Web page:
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Obese Patients Using telemedicine Session with a Clinician Show Significant Improvement on Keeping their Weight Loss Goals

Telemedicine allows healthcare professionals to evaluate, diagnose, and treat patients remotely – and it has been an essential benefit in obesity management. With telemedicine, patients can have direct access to diagnostic tools and assessment with less time and travel, all while having their privacy respected. For the healthcare provider, telemedicine provides improved efficiency, and better patient follows through.

Telemedicine and Weight Loss Management

Healthcare coaching via telemedicine has been noted to be effective at reducing body weight in obese adults. Programs that use telemedicine combine three key elements that have helped support sustainable weight loss: a low-calorie diet, the remote monitoring of physical activity, and on-call support. The most equipped dietitian won’t always be live to help a patient with their nutritional questions or whenever they feel like they have plateaued. Telemedicine has galvanized the relationship between healthcare provider and patient.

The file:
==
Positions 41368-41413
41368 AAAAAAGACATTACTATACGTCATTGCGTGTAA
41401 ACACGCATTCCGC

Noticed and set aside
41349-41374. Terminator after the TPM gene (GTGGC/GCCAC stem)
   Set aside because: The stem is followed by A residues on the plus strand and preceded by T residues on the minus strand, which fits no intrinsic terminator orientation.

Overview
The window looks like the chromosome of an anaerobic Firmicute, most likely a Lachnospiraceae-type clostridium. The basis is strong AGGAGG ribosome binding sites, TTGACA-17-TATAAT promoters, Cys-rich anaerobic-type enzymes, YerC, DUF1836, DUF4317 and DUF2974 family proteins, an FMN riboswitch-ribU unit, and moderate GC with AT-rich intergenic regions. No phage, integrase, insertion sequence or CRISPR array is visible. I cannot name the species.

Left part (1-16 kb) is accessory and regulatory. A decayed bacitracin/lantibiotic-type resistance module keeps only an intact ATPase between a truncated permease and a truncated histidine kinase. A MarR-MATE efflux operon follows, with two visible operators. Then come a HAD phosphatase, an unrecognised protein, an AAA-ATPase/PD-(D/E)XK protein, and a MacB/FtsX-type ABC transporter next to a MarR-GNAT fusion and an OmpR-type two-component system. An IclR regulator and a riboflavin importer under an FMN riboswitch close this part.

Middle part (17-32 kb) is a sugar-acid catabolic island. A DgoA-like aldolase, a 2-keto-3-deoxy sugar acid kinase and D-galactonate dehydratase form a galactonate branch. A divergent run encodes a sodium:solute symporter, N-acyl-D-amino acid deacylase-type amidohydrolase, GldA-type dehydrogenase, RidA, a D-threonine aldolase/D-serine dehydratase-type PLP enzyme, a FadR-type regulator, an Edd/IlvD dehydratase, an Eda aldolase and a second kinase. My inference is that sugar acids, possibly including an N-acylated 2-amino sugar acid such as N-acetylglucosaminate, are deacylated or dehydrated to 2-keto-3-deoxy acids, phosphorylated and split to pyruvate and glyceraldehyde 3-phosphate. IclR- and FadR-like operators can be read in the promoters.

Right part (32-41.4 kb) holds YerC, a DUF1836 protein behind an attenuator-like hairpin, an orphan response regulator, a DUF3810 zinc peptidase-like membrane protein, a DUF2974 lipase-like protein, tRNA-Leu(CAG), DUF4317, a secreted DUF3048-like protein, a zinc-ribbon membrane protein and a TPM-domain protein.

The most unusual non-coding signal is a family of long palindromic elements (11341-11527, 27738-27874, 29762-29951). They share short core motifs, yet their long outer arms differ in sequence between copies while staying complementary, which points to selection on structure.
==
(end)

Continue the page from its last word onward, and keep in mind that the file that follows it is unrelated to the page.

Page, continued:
The Studies

A study published in the Journal of Telemedicine and Telecare, observed the effects of telemedicine on those going through a weight loss journey. An intervention group lost an average of 7.16% of their weight, while the juxtaposed control group only dropped 1.5%.

A total of 30 participants between the ages of 23 and 64 were enrolled in the study. The results showed that 25 participants completed the study, did not have any metabolic ailment, and weren’t using any sort of medication or supplements that could have inadvertently affected their metabolism. Everyone completed a 12-week telemedicine weight loss program, which included a blood pressure monitor and a body composition scale. These peripherals monitored real-time feedback.

Assessments were delivered remotely via a video conferencing app. Doctors were able to use this form of telemedicine to assess a weight-loss journey of 1 to 2 pounds a week. Patients were assigned a health coaching via the telemedicine, while the control group had none. The intervention group also had access to an online curriculum that addressed weight loss goals, triggers, and goal setting.

The results. The study has found that most people who download these weight loss apps are most interested in monitoring their eating habits, not losing weight. With the help of direct feedback from a healthcare provider, self-monitoring was launched into a production cycle that promotes long-term engagement. Participants that have access to a coach increased overall weight loss, as well as average steps for a week, in comparison to the control group that did not have access to a coach.

Even though there are independent factors like social-economic conditions and limitations with technology, telemedicine has been shown it to be a promising feature in future weight loss management plans.